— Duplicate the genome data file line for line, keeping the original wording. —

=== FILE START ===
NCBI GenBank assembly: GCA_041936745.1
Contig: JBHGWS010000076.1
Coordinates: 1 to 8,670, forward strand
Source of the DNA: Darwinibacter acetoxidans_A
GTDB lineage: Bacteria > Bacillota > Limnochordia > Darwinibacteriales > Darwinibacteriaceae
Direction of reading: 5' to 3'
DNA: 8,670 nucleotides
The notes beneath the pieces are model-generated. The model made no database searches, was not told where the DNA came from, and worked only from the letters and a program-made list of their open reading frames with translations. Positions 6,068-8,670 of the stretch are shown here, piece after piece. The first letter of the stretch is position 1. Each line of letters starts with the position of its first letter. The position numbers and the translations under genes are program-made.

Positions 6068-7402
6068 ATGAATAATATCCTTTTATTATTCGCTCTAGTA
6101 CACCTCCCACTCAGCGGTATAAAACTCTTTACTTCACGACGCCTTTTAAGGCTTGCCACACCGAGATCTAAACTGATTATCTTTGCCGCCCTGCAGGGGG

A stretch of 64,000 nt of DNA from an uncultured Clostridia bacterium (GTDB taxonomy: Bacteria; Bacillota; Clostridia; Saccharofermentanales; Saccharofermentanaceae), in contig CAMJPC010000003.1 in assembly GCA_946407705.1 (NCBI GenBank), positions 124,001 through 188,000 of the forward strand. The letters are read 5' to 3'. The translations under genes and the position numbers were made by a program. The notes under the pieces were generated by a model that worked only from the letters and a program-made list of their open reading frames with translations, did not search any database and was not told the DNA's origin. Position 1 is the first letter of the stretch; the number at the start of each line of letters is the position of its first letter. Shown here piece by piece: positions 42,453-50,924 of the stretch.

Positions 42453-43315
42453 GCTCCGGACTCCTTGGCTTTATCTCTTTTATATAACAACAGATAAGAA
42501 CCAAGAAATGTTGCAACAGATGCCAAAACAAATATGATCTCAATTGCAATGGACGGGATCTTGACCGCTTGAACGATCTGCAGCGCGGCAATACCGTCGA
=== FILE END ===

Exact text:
NCBI GenBank assembly: GCA_041936745.1
Contig: JBHGWS010000076.1
Coordinates: 1 to 8,670, forward strand
Source of the DNA: Darwinibacter acetoxidans_A
GTDB lineage: Bacteria > Bacillota > Limnochordia > Darwinibacteriales > Darwinibacteriaceae
Direction of reading: 5' to 3'
DNA: 8,670 nucleotides
The notes beneath the pieces are model-generated. The model made no database searches, was not told where the DNA came from, and worked only from the letters and a program-made list of their open reading frames with translations. Positions 6,068-8,670 of the stretch are shown here, piece after piece. The first letter of the stretch is position 1. Each line of letters starts with the position of its first letter. The position numbers and the translations under genes are program-made.

Positions 6068-7402
6068 ATGAATAATATCCTTTTATTATTCGCTCTAGTA
6101 CACCTCCCACTCAGCGGTATAAAACTCTTTACTTCACGACGCCTTTTAAGGCTTGCCACACCGAGATCTAAACTGATTATCTTTGCCGCCCTGCAGGGGG

A stretch of 64,000 nt of DNA from an uncultured Clostridia bacterium (GTDB taxonomy: Bacteria; Bacillota; Clostridia; Saccharofermentanales; Saccharofermentanaceae), in contig CAMJPC010000003.1 in assembly GCA_946407705.1 (NCBI GenBank), positions 124,001 through 188,000 of the forward strand. The letters are read 5' to 3'. The translations under genes and the position numbers were made by a program. The notes under the pieces were generated by a model that worked only from the letters and a program-made list of their open reading frames with translations, did not search any database and was not told the DNA's origin. Position 1 is the first letter of the stretch; the number at the start of each line of letters is the position of its first letter. Shown here piece by piece: positions 42,453-50,924 of the stretch.

Positions 42453-43315
42453 GCTCCGGACTCCTTGGCTTTATCTCTTTTATATAACAACAGATAAGAA
42501 CCAAGAAATGTTGCAACAGATGCCAAAACAAATATGATCTCAATTGCAATGGACGGGATCTTGACCGCTTGAACGATCTGCAGCGCGGCAATACCGTCGA